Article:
“We do a lot of collaboration. In the U.K., you have something called the ‘catapults’, which are government-backed organizations that help advance innovation and specific technologies and we work a lot with those,” he said. “I think what made the program successful is a mindset of collaboration between academia, industry and government from the early days. I think this collaboration is key.”

Peter El Hajj is the National Digital Twin Programme lead at Centre for Digital Built Britain. (Photo Credit: Submitted)

El Hajj points to the Digital Framework Task Group, a group of about 30 groups spread across the three categories, that takes the approach of discussing “everything out loud and in the open” when it comes to and to try to resolve disagreements among the group.

That transparency, in turn, sends the message that digital twins in the U.K. are a safe bet.

“I think that would give confidence to investors in that collaboration. This is basically the starting point and the initial ingredients on the project,” said El Hajj.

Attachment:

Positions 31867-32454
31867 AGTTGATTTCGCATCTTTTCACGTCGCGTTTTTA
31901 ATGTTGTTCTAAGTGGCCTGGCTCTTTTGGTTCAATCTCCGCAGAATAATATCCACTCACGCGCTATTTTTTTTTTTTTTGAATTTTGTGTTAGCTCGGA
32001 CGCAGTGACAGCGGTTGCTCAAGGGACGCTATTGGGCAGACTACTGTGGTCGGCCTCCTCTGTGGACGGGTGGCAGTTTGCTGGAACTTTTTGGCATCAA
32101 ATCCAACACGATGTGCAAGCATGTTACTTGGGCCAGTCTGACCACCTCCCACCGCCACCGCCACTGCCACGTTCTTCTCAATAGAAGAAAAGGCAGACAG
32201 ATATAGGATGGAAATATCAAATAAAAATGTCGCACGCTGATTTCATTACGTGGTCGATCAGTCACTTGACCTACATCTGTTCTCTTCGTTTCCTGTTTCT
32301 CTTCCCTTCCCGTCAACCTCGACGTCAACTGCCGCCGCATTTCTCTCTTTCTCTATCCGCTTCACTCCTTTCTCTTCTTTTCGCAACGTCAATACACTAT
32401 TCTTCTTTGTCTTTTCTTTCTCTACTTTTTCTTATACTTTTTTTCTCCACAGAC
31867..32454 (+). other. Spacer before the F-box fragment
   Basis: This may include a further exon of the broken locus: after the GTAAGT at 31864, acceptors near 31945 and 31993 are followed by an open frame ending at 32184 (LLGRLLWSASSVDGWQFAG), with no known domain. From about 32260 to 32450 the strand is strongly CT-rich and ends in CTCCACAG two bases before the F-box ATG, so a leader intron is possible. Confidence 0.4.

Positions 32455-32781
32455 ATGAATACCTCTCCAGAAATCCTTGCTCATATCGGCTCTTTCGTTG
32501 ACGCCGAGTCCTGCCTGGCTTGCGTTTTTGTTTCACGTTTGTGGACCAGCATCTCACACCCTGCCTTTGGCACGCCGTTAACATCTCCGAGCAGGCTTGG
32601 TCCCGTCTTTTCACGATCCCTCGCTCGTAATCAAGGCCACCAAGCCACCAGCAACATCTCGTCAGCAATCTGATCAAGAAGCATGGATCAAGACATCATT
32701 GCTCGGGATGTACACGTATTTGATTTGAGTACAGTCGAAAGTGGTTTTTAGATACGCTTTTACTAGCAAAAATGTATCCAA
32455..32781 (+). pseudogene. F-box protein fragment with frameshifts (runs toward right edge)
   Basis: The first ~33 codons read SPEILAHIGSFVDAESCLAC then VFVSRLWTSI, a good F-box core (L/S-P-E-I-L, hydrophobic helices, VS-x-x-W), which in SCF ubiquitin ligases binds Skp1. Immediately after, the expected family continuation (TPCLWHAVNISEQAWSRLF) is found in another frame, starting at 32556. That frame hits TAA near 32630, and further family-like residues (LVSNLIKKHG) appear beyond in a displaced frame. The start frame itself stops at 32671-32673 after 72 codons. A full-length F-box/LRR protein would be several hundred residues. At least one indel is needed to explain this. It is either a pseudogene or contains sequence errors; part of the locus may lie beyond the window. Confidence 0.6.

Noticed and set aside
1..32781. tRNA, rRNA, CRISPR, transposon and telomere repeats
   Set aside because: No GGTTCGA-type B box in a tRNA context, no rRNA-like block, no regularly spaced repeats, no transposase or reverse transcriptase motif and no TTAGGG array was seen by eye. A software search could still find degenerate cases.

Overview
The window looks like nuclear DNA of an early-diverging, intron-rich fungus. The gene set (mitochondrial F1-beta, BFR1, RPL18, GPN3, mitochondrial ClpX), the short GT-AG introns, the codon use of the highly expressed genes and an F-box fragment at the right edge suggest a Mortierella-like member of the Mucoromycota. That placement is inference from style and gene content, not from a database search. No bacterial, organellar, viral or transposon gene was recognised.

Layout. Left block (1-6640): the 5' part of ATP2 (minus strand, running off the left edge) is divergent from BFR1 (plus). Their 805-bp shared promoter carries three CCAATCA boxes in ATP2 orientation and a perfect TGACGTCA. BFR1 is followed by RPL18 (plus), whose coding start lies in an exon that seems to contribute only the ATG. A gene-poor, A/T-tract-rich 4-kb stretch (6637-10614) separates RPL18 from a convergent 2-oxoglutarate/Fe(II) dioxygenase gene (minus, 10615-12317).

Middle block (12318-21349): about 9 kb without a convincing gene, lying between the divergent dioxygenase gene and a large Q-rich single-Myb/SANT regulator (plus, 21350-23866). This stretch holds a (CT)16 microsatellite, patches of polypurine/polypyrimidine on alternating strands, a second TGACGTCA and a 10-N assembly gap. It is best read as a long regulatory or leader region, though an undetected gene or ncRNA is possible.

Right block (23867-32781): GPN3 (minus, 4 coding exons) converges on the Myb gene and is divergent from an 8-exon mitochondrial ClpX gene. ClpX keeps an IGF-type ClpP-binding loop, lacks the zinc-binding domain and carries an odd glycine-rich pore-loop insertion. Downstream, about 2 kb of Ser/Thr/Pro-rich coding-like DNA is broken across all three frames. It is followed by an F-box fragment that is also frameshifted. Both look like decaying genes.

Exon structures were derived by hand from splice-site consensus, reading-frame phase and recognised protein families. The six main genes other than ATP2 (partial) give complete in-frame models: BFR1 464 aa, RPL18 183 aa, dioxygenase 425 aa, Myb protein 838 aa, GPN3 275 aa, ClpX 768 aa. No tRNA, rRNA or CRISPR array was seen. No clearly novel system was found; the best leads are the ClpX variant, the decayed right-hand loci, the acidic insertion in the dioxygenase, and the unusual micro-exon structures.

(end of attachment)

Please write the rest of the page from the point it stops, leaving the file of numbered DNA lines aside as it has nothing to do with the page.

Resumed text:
Watch: How Digital Twins Add Value To Seaports 

And while the attraction of FDI remains a benefit from digit twins in the U.K., it’s mostly tangential and doesn’t influence what CDBB intends on using digital twins for.

“I think what is driving it, the outspoken strategy for it is to enable better outcomes for people and nature through better decisions, through a better infrastructure system,” said El Hajj. “There would be lots of indirect benefits, which is FDI and export growth, but the main mission is to improve the infrastructure for decision making.

3D CityScapes is a Toronto startup specializing in building digital twins and 3D visualizations. Interested in building a digital twin? Get in touch with us here or give us a shout at +1 416-477-6846